Concentrated Orange

Bloody Orange

So, back to Mr. Orange on the warehouse floor.

Lets all get into a time machine and travel back to the depths of 2004 and the installation I created at the end of my degree. My final piece was a room carefully painted institutional green with a blood red band running around it; a wooden desk and vinyl-covered chair were provided alongside a grey metal filing cabinet. Inside the cabinet were a multitude of paper files documenting the injuries of fictional characters I had seen in films and on television over the course of time.

Installation The focus on fictional male injury ran right through my degree, from the final piece, my business card that showed a bloodied and battered Joaquin Phoenix as the Emperor Commodus just as he was about to bite the dust, to photographs of the moments of cinematic maiming presented in book form.

I’ve spent a fair bit of time pondering where this interest in fake injury comes from but I haven’t managed to come up with anything concrete. My best guess is that it’s something to do with too much Han Solo and Indiana Jones at an impressionable age combined with a need to get close to powerful male figures who are incapacitated and therefore unable to hurt me. Thanks so much Dad for all your shitty parenting!

It could also be related to my affinity with powerful male characters and the sheer drama of something untoward happening to the man involved, their personal struggles the main focus, the lens capturing every desperate move they make.

Here’s how “it” works: Sometimes watching a character who is injured in some way I will become fascinated with what I see on screen. The room goes quieter as I direct all my attention into taking in the gashes, blood, stumbling, fight to stay alive; I can’t say i’m turned on in a standard watching/reading pornography sort of way, but my senses are heightened and I get an intense feeling of connection. A wounded man is something special, to be admired and fixated upon.

Saint Sebastian by Antonio Giorgetti at San Sebastiano fuori le mura, Rome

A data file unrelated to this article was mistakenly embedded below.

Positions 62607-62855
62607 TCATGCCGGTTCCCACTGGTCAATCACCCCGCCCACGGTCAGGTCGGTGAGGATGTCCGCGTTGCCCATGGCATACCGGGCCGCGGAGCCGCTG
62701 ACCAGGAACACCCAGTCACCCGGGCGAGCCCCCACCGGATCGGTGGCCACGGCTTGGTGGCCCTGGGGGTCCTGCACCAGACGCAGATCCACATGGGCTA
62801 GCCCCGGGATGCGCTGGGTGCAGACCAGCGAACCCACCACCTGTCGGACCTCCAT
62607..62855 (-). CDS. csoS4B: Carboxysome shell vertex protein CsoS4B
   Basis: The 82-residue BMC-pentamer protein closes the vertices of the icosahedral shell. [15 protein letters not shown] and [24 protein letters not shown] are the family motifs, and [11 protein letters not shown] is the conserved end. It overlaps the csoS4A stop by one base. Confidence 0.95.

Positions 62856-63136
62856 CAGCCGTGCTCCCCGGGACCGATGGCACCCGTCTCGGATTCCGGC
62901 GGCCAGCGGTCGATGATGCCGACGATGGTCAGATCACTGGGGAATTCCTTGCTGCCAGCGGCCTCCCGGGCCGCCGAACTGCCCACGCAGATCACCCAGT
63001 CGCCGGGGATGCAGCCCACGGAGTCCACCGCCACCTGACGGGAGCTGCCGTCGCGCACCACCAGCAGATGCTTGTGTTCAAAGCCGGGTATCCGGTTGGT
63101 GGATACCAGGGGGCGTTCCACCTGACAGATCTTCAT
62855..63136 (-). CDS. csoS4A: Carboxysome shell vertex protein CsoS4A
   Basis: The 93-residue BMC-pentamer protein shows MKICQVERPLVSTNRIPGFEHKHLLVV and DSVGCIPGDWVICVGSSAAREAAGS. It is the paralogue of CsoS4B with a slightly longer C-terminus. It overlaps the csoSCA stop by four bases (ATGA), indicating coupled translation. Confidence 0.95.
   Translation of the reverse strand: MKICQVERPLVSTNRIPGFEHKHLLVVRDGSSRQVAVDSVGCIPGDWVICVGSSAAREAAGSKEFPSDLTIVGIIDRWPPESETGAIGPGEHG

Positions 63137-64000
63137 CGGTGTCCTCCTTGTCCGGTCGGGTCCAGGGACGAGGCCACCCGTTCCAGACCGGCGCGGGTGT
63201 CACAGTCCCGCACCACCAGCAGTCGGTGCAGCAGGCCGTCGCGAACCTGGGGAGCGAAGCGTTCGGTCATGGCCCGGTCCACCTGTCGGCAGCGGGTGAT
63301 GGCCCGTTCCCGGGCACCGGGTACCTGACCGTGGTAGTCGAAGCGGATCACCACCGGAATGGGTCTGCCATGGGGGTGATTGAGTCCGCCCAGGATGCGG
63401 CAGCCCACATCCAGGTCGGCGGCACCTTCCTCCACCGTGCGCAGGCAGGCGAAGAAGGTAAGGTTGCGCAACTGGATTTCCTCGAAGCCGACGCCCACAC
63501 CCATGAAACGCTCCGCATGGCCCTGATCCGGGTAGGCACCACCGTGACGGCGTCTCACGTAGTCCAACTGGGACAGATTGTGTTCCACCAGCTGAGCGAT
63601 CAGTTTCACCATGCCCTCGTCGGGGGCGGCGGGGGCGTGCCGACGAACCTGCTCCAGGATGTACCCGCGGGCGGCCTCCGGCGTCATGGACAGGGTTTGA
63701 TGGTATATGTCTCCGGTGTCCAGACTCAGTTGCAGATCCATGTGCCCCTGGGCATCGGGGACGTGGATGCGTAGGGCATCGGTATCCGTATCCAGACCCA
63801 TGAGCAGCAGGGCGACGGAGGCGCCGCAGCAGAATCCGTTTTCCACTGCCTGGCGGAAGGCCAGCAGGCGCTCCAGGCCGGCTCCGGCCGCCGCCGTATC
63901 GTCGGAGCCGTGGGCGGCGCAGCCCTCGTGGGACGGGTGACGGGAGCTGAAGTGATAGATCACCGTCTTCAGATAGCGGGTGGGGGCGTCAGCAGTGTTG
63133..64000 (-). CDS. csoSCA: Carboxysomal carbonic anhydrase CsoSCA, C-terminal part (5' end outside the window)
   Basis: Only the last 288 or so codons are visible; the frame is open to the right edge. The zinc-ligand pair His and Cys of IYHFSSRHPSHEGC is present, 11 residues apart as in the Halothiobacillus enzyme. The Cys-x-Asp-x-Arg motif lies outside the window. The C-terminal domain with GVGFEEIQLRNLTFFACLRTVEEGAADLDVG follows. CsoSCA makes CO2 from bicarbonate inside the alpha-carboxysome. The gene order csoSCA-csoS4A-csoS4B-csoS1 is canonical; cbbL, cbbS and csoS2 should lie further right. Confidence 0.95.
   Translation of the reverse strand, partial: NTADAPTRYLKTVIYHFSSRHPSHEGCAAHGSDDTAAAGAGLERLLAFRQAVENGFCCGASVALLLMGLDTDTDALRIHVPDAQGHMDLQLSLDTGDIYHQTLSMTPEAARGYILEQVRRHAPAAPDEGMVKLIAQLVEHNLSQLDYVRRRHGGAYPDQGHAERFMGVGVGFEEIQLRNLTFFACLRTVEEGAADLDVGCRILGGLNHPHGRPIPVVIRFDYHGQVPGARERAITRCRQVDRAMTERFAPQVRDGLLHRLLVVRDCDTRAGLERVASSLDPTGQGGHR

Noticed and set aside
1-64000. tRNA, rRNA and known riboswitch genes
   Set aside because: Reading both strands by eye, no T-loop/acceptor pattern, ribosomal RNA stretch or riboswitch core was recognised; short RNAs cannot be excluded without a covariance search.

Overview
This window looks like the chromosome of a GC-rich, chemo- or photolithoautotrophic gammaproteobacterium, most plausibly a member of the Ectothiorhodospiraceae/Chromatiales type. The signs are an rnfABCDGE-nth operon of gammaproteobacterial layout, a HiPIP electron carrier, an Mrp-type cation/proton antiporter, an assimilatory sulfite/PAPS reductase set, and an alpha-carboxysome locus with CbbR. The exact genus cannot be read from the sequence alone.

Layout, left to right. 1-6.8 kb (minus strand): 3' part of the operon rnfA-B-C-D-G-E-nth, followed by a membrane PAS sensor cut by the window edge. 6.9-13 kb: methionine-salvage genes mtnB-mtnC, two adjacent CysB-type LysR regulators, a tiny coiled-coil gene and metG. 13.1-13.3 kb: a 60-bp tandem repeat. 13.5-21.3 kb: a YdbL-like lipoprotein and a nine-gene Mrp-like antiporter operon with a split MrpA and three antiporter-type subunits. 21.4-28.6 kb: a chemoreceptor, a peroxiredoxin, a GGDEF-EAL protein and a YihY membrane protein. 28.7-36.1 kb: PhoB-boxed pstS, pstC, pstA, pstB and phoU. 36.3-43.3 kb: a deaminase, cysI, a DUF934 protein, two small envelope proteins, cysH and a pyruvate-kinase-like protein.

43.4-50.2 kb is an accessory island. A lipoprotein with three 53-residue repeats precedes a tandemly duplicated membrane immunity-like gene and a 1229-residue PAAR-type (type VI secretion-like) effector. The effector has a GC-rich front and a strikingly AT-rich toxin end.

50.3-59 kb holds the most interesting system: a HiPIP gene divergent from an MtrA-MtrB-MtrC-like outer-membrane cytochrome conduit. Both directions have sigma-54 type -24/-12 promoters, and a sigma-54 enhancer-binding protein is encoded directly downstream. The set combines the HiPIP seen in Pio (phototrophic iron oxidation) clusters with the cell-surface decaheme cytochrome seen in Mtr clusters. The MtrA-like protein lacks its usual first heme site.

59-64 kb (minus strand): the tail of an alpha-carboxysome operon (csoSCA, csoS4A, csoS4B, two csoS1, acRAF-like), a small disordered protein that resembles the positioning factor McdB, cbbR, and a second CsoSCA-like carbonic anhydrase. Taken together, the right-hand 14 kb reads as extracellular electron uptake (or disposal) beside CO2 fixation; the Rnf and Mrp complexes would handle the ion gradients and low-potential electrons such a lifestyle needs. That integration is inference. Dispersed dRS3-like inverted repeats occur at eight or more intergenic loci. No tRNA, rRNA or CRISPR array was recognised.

The best way to equate it with something less head-scratching would be when an attractive woman walks down a street and men stop what they’re doing and focus their attention on her various parts, her body, her walk, her clothes. Like everything stops so they can take it all in. They revel in her and that’s what I do, to men-in-peril.

Traumaphilia: “Arousal from wounds or trauma”
“Traumaphilia suggests an interest in the weakness of the body, always able to be damaged, torn, and mutilated.”
from Towards The Medical by Jack Sargeant

I have an interest in the medical but when it comes to real life peril and injury I am supportive and practical not pervy; perhaps this is because staged injury is “safe” and controlled and doesn’t involve anyone I care for, there’s a distance to it.


The image I had as a hy-uuuge poster on my bedroom wall when a teenager.

So, back to Mr. Orange.

Reservoir Dogs is probably the best example I can provide of what I find myself appreciating, an artistic high point so to speak. From the outset the viewer is confronted by a horrifying image of a man bloodied and writhing in agony after apparently having been shot at some point prior; there’s no escaping it unless the viewer averts their eyes: The blood smeared all over the vinyl upholstery of the car, spreading across his white shirt, his paling face, the confines of the interior.

I think I first watched Dogs as a mid-teen and I know this scene had an impact: The beauty in the red against the white, the heightened drama, the slow inevitability of blood loss as sure as sand trickles through an hourglass… Oh for pity’s sake would you listen to me- I’m trying my best to not over-embellish the gore but i’m not being entirely successful. Ode to Hypovolemia and Exsanguination indeed.

Aaaanyway, Mr. Orange’s short and über-bloody filmic existence was something that captured my interest when I first saw it and it has embedded into my brain. Back in 2003-2004 my technological abilities were not as good as they are today and so I wasn’t able to put into practise what I wanted to do: Re-edit Tarantino’s film so that it focused entirely on the travails of Mr. Orange. I then wanted to construct a loading ramp, dress up like Orange, douse myself in appropriate amounts of fake blood and then film myself copying Tim Roth’s performance, shot for shot.

Why would I pine to do this you ask? Hey, it would be art :) Again, I would refer back to this previous post on my affinity with male dynamism.

I don’t think I will ever do my mini-remake but what I have started work upon is the re-editing of the original. You know, instead of doing “actual” work. I’ve edited the film down to twenty-five minutes from ninety-nine; I think I will need to do a few versions to give greater emphasis to the beauty I see in the horror.

Yeah, so you already knew I was “different” Dear Reader…

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